This should be a matter of national concern. The White Rose county is, after all, the home of the world’s oldest registered football club – Sheffield FC, formed in 1857 – and the first English team to win three successive League titles, Huddersfield Town, in the mid-1920s. Hull City are now Yorkshire’s lone representative in the Premier League.

Howard Wilkinson, the manager of Leeds United when they were crowned champions in 1992, the season before the Premier League was founded, lamented the passing of a less money-obsessed era. “My dad worked at Orgreave,” he said, “the scene of Mrs Thatcher’s greatest hour, bless her. You paid for putting an axe through what is a very strong culture of community and joint responsibility.”

The best-known scene in Loach’s film shows a football match in which Mr Sugden, the PE teacher, played by Brian Glover, comically assumes the role of Bobby Charlton. It was played out on the muddy school fields of Barnsley’s run-down Athersley estate. On a visit to his alma mater a few years ago, David Bradley, who played the scrawny 15-year-old Billy, showed me the goalposts that he had swung from as a reluctant goalkeeper. “You can still see the dint in the crossbar,” he said. When I spoke to him recently, Bradley enthused about his lifelong support for Barnsley FC. “But I’ve not been to the ground over the last season and a half,” he said. “I can’t afford it.”

Bradley is not alone. Many long-standing fans have been priced out. Barnsley is only a Championship side, but for their home encounter with Newcastle last October, their fans had to pay £30 for a ticket.

The English game is rooted in the northern, working-class communities that have borne the brunt of austerity over the past six years. The top leagues – like the EU – are perceived to be out of touch and skewed in favour of the moneyed elites.

Bradley, an ardent Remainer, despaired after the Brexit vote. “They did not know what they were doing. But I can understand why. There’s still a lot of neglect, a lot of deprivation in parts of Barnsley. They feel left behind because they have been left behind.”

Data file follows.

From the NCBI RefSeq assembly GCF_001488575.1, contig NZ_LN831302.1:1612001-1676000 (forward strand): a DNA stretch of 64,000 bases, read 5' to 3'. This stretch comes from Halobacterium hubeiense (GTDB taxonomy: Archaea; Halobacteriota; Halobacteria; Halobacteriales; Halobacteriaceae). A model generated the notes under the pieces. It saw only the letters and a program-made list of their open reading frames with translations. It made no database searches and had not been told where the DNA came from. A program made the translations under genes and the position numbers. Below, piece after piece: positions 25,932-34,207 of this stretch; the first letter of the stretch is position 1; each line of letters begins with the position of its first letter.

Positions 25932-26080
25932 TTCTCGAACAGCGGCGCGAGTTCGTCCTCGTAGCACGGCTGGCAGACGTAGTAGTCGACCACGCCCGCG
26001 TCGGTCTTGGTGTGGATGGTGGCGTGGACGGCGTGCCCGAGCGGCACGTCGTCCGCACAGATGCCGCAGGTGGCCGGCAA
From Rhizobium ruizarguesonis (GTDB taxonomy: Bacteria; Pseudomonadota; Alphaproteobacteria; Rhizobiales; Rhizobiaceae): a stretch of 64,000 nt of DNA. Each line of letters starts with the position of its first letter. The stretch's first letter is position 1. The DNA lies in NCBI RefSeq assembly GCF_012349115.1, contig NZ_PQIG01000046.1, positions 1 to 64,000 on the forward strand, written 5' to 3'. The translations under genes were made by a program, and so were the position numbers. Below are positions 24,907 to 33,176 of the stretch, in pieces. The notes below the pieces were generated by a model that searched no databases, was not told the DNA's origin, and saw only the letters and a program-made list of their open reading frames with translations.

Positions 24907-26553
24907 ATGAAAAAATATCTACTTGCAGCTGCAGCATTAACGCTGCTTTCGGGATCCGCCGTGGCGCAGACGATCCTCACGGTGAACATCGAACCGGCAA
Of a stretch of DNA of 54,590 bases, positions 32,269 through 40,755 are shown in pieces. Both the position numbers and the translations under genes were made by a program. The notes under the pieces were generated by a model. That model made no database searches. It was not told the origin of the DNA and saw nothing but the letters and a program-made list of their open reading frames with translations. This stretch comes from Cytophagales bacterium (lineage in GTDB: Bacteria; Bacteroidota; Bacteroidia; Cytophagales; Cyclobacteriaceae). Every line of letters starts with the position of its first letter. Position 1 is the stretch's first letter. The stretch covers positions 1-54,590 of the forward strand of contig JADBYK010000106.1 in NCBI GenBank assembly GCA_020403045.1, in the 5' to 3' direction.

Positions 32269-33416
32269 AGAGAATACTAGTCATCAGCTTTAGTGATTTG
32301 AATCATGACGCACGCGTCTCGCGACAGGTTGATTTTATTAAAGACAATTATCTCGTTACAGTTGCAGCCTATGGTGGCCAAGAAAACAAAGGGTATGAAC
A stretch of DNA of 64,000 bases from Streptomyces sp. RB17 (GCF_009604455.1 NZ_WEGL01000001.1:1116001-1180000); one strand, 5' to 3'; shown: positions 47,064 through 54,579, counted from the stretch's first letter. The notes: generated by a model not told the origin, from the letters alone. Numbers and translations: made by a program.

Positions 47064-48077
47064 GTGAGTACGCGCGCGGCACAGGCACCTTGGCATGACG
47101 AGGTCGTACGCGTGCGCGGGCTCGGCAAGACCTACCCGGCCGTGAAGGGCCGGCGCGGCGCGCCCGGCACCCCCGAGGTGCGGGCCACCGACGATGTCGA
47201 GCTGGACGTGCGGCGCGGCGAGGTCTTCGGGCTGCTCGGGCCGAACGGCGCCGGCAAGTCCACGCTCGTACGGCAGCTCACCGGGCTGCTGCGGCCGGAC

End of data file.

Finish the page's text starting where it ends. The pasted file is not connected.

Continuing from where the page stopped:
It is true that there has been a feel-good factor in Yorkshire following the Rio Olympics; if the county were a country, it would have finished 17th in the international medals table. Yet while millions have been invested in “podium-level athletes”, in the team games that are most relevant to the lives of most Yorkshire folk – football, cricket and rugby league – there is a clear division between sport’s elites and its grass roots. While lucrative TV deals have enriched ruling bodies and top clubs, there has been a large decrease in the number of adults playing any sport in the four years since London staged the Games.

According to figures from Sport England, there are now 67,000 fewer people in Yorkshire involved in sport than there were in 2012. In Doncaster, to take a typical post-industrial White Rose town, there has been a 13 per cent drop in participation – compared with a 0.4 per cent decline nationally.

Attendances at rugby league, the region’s “national sport”, are falling. But cricket, in theory, is thriving, with Yorkshire winning the County Championship in 2014 and 2015. Yet Joe Root, the batsman and poster boy for this renaissance, plays far more games for his country than for his county and was rested from Yorkshire’s 2016 title decider against Middlesex.

“Root’s almost not a Yorkshire player nowadays,” said Stuart Rayner, whose book The War of the White Roses chronicles the club’s fortunes between 1968 and 1986. As a fan back then, I frequently watched Geoffrey Boycott and other local stars at Headingley. My favourite was the England bowler Chris Old, a gritty, defiant, unsung anti-hero in the Billy Casper mould.

When Old made his debut, 13 of the 17-strong Yorkshire squad were registered as working-class professionals. Half a century later, three of the five Yorkshiremen selec­ted for the last Ashes series – Root, Jonny Bairstow and Gary Ballance – were privately educated. “The game of cricket now is played in public schools,” Old told me. “Top players are getting huge amounts of money, but the grass-roots game doesn’t seem to have benefited in any way.”

“In ten years’ time you won’t get a Joe Root,” Rayner said. “If you haven’t seen these top Yorkshire cricketers playing in your backyard and you haven’t got Sky, it will be difficult to get the whole cricket bug. So where is the next generation of Roots going to come from?” Or the next generation of Jessica Ennis-Hills? Three years ago, the Sheffield stadium where she trained and first discovered athletics was closed after cuts to local services.

This article first appeared in the 19 January 2017 issue of the New Statesman, The Trump era